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Articles Posted in Nursing Negligence

Lomita Post-Acute Care Center of Los Angeles County, California was issued a Class AA Citation by the California Department of Public Health (CDPH) on August 14, 2020 after a resident was killed due to sepsis resulting from negligent patient care at the facility.

The Care Center failed to follow its own policies and procedures to ensure that the resident, who had been admitted just 7 days prior, received the care she needed, which started with an accurate assessment of the resident’s change of condition, in combination with urinary catheter care, reporting to the physician the resident’s change of condition in a timely manner, and sending the resident to the hospital only after a family member insisted.

Interviews and Nurses Notes indicated that on several instances there was no documented confirmation that the Resident’s catheter was being examined per physician’s orders. Which likely contributed to the UTI that later caused Sepsis in the Resident.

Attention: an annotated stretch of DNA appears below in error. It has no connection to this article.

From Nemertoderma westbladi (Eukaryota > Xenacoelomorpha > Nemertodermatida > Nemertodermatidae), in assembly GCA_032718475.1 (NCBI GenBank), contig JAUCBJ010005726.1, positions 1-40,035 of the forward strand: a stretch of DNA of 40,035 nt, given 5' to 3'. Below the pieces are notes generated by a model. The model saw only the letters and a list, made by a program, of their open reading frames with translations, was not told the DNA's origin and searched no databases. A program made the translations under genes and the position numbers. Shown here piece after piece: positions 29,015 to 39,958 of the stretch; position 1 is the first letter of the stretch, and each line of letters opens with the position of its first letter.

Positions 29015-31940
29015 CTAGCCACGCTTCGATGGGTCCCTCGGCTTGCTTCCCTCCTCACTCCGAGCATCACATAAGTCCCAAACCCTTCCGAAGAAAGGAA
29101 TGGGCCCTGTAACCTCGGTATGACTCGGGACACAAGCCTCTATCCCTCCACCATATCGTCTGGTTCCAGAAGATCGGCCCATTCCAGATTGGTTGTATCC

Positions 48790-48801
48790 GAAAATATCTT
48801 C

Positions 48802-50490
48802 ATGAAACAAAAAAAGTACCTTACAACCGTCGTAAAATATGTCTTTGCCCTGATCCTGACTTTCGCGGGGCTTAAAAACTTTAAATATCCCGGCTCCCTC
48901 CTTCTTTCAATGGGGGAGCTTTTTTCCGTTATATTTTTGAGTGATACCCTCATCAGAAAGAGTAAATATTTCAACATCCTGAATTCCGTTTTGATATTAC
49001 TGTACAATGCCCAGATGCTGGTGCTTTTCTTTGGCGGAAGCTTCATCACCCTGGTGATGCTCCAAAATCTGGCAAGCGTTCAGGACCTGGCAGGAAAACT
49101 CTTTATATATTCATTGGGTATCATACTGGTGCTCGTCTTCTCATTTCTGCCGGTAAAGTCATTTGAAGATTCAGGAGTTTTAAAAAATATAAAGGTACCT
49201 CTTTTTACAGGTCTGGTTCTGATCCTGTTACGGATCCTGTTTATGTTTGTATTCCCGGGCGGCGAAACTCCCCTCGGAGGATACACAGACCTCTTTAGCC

Nursing home residents in Orange County have a wide variety of rights under California law, which are designed to protect nursing home residents from elder abuse and neglect. Much too often, seniors in skilled nursing facilities in Southern California are still subject to poor care and intentional abuse, and many suffer serious or life-threatening injuries as a result. However, it is still important for older adults and their families to know what their rights are under California law. 

Even if the existence of nursing home residents’ rights are insufficient to prevent nursing home abuse or neglect from happening in the first place, recognizing rights and understanding when they have been violated may allow a senior or her family to take action by filing a claim against the facility or a particular healthcare provider. The following are examples of the resident rights in Orange County nursing homes.